The common sweet quince (Cydonia oblonga) is an applelike fruit tree that has been cultivated for more than 4,000 years, first in Turkey and Iran, where it is native, then in Britain, North America, and elsewhere. In the 1700s, sweet quince was more commonly grown than apple or pear along America's East Coast. This early interest subsided because the tough, tart flesh of most varieties was best enjoyed after lengthy cooking and the addition of generous amounts of sugar.
However, in the last few years agricultural specialists in southern Russia have bred quince varieties that are so tender and sweet they can be eaten fresh. A great new hybrid is 'Aromatnaya'. The 1-pound yellowish fruits are pear-shaped and have a dense flesh. Fruit, which ripens in October in most areas, tastes and smells faintly like pineapple. 'Aromatnaya' is self-fertile, bearing fruit at 4 years old.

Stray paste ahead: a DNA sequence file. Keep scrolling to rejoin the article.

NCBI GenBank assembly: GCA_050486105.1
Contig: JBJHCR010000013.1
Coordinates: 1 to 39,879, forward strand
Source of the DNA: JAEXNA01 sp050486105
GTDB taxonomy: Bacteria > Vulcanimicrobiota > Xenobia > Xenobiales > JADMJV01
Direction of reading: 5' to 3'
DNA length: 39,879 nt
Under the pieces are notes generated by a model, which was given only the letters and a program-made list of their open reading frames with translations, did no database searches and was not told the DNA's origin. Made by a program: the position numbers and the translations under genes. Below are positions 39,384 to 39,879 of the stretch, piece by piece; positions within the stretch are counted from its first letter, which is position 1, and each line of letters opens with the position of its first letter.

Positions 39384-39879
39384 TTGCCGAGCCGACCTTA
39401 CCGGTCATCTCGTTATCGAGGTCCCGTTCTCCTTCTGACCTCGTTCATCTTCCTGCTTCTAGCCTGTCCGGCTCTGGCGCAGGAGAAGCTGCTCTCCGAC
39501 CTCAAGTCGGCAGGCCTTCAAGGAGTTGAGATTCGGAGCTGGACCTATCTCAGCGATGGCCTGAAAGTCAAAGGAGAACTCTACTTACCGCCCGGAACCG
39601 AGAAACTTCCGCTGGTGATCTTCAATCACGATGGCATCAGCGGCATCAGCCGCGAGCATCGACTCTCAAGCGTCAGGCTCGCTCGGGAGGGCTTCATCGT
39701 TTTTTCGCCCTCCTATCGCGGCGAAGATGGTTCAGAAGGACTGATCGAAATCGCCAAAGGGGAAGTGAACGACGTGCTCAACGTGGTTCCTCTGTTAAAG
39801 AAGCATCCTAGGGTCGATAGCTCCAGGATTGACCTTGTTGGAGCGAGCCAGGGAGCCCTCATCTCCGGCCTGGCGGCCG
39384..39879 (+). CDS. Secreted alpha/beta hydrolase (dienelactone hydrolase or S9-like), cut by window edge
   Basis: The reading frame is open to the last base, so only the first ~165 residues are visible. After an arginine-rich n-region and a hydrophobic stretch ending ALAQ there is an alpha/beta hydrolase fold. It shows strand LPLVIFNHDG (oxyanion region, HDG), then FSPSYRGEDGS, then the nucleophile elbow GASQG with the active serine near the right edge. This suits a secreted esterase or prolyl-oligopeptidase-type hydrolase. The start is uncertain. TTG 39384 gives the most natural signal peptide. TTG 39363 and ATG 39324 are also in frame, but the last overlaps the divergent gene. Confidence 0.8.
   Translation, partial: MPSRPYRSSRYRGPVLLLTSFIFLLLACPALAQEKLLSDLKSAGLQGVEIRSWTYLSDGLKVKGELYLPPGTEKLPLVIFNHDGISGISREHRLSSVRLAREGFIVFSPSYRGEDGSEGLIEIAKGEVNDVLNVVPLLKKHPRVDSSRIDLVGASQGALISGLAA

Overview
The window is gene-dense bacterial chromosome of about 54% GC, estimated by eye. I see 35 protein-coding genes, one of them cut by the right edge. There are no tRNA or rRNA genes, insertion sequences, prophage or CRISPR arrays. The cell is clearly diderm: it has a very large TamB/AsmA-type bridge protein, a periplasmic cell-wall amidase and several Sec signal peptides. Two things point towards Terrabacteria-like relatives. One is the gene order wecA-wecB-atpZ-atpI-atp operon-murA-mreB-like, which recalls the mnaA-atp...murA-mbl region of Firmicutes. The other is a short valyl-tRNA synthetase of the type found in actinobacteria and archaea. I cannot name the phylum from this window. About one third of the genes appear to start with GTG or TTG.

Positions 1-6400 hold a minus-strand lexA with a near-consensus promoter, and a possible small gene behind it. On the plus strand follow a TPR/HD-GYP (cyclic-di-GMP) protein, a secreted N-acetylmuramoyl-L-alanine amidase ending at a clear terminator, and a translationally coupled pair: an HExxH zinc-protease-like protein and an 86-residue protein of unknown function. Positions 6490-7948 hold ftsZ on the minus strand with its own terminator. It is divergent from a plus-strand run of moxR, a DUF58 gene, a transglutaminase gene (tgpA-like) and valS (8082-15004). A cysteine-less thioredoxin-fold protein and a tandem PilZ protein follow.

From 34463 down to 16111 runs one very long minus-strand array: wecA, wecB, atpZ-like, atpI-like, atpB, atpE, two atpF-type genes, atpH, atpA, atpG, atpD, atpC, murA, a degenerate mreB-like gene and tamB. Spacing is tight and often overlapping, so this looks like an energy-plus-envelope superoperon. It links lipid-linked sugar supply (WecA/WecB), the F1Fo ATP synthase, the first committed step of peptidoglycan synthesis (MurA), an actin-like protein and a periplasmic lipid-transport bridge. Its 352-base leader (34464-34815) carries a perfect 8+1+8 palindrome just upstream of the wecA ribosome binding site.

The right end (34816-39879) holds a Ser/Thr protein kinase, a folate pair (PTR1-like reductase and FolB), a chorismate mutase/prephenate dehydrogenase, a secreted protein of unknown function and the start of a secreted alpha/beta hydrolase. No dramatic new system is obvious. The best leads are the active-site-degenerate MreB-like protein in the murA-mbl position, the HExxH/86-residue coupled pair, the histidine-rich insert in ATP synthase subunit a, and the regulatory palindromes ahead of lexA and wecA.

One virtue of sweet quince is its ease of cultivation. A 1- to 2-year-old whip planted in full sun in rich, moist soil will almost certainly flourish, though growth is slow. It's hardy in zones 5 through 9. Grow it as a tree, to about 20 feet, or keep it pruned as a shrub. 'Aromatnaya' is also more disease resistant than standard varieties.
One of the best ways to serve quince is thinly sliced in a salad. Cooked quince can be used as you would apples: in pies, baked, or made into preserves. It is very high in pectin, so is great for jelly making.
Eliot Tozer is a gardener and writer living in Tappan, New York.